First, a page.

Roomy and fuel-efficient crossovers, pickups, vans and SUVs ran car sales off U.S. roads in April.
Trucks accounted for 59.3 percent of light vehicles sold in April -- the biggest trucks vs. cars spread this year and the highest level of truck sales ever for the month. Last April, trucks represented 55.2 percent of the market.
Last month, cars were down 6.1 percent and lost ground across the board. Every car segment lost market share, from midsize and compact to sporty and alternative power. Every truck segment -- volume and premium crossovers, pickup, van and SUV -- gained market share, up a combined 11 percent.
How pervasive was the decline in April car sales? Full-size pickups outsold the 16 midsize cars in the market for the first time this year. The Ford F-series pickup outsold the two best-selling cars, the Honda Civic and Toyota Camry, combined.
Overall sales increased 3.5 percent to 1,506,431 vehicles last month, the highest-volume April on record.
Sales fell short of industry expectations in March, but the April bounce helped restore confidence that full-year sales are on track to exceed the record 17.5 million vehicles sold in 2015. Through four months U.S. auto sales are up 3.3 percent or about 180,000 vehicles as consumers respond to low interest rates, available credit, job growth, low fuel prices and well-packaged manufacturer incentives.
April incentives rose 13 percent from the same month last year to an estimated $3,021 per vehicle, said TrueCar analyst Eric Lyman. The level was slightly lower than in March.
But Lyman said he is less concerned about rising spiffs than he was last fall. He said most manufacturers are focusing their biggest offers on models with high margins -- luxury vehicles and high-end pickups, crossovers and SUVs -- rather than on low-margin small and midsize cars.
"Unlike the 1990s when automakers incentivized small cars as loss leaders to get people into showrooms and push [more profitable] trucks and big cars, manufacturers are letting cars find their own sales levels," Lyman said. "That lends truth to previous promises that they would balance production and demand."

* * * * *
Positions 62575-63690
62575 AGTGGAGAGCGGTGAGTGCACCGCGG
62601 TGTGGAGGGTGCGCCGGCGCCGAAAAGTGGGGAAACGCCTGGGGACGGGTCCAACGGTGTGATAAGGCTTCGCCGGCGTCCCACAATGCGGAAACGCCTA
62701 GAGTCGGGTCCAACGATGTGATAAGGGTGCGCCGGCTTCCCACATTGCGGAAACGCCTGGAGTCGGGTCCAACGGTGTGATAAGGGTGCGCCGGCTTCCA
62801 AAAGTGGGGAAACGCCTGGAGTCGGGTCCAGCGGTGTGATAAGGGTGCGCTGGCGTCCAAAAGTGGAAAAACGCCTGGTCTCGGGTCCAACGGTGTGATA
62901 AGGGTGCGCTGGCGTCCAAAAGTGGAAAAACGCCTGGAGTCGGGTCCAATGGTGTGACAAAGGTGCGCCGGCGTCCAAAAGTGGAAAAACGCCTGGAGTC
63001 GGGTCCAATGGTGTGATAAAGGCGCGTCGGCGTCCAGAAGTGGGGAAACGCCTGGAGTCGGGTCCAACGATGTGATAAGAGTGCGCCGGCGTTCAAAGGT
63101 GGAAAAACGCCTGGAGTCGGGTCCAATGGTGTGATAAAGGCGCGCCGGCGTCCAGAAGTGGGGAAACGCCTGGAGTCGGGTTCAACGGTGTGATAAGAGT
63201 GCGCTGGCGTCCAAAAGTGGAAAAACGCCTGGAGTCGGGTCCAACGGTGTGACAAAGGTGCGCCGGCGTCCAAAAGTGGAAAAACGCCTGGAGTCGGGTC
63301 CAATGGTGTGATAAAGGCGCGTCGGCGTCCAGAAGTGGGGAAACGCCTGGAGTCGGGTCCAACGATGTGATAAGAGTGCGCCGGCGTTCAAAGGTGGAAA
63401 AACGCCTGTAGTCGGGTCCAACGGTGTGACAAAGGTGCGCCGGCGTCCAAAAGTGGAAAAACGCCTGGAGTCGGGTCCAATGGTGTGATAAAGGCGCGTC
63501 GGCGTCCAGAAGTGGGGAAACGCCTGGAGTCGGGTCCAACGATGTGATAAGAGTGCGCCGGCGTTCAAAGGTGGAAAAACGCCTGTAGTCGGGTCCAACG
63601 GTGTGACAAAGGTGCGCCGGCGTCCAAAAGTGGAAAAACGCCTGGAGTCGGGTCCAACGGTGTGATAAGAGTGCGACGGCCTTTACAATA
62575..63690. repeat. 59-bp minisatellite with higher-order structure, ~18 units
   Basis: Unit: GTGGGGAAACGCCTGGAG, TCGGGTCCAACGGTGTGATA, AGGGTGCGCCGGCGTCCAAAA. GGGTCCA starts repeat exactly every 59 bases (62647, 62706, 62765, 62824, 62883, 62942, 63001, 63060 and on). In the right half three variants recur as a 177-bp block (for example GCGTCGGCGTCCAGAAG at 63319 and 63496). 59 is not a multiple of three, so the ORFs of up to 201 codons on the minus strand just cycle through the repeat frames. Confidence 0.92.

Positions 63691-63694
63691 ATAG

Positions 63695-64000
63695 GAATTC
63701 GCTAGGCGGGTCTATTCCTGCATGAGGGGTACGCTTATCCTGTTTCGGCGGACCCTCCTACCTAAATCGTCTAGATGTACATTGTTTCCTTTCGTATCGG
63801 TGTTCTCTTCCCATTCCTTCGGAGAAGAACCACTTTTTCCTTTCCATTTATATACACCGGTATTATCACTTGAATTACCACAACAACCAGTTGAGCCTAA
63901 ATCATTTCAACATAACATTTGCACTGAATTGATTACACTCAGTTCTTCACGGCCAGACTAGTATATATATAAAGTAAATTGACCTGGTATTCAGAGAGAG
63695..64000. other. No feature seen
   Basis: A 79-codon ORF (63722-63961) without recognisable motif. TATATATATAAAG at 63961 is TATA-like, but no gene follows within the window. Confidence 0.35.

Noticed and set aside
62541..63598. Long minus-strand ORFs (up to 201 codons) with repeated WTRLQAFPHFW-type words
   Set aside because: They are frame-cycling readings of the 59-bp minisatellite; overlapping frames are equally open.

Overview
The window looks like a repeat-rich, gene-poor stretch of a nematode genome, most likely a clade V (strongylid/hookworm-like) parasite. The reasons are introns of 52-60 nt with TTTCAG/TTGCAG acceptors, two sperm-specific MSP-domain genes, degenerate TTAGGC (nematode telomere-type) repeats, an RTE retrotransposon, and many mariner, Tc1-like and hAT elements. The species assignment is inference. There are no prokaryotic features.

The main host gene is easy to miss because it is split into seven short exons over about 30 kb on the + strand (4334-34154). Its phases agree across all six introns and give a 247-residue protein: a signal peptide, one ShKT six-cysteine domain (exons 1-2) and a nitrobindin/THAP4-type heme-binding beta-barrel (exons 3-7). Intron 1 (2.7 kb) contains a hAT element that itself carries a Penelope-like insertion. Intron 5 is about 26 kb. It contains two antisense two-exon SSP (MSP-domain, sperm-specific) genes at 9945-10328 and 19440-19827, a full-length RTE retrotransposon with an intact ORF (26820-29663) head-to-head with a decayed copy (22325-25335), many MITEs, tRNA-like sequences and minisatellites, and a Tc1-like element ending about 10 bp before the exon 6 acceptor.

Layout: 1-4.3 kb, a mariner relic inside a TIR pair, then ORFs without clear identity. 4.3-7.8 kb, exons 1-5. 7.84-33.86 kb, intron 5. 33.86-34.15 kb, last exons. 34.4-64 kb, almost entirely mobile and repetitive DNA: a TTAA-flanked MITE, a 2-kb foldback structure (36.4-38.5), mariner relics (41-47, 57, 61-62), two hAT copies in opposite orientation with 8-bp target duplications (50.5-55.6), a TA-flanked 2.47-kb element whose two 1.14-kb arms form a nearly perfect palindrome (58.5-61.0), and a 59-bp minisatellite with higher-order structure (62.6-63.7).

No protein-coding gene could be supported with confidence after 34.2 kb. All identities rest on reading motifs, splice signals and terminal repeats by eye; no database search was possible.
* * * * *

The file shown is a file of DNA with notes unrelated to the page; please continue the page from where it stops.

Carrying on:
The industry's average transaction price rose 2.1 percent to $33,054 in April, TrueCar estimates. That continues a pattern in recent years -- transaction prices, the net after incentives are applied, are rising faster than spiffs.
But automakers shouldn't be lulled by the spurt in transaction prices, said Mark Wakefield, managing director of the Americas automotive practice at AlixPartners. The effect is partially diluted by consumers choosing longer loan terms to keep monthly payments low.
"Buyers don't value the car more, they're just spreading the payments out," Wakefield said. "The money leaving their pockets every month hasn't changed much in a decade."
Another factor boosting transaction prices is the shift in the model mix, from sedans to more expensive crossovers, vans, SUVs and pickups, he added.
Luxury brands fared poorly in April, with three of the seven best-selling brands posting sales declines in an up market. One reason: Luxury cars plunged 14 percent, largely offsetting a 14 percent gain in the premium crossover segment.
Van sales jumped 28 percent in April, led by a 35 percent gain for minivans. Large vans, especially new commercially oriented entries such as the Ford Transit, soared 22 percent.
The trend toward trucks continued to produce unconventional results in April. For example, Ford sold more Transit vans than Mustangs, 14,381 to 12,726, and more Expeditions than Fiestas, 4,521 to 4,462.
And even as Fiat Chrysler Automobiles achieved its 73rd consecutive monthly sales increase, it was feast or famine among FCA's brands. Jeep gained 17 percent to 84,298 vehicles, its second-best month ever. Ram sales rose 12 percent. Fiat fell 19 percent. Despite strong Town & Country growth and its new Pacifica minivan, Chrysler brand dropped 18 percent.
This year, CEO Sergio Marchionne said FCA is seeking a partner to take over future manufacturing and design of the automakers' small cars. In April, Dodge Dart sales plunged 49 percent and the Chrysler 200 was off 60 percent.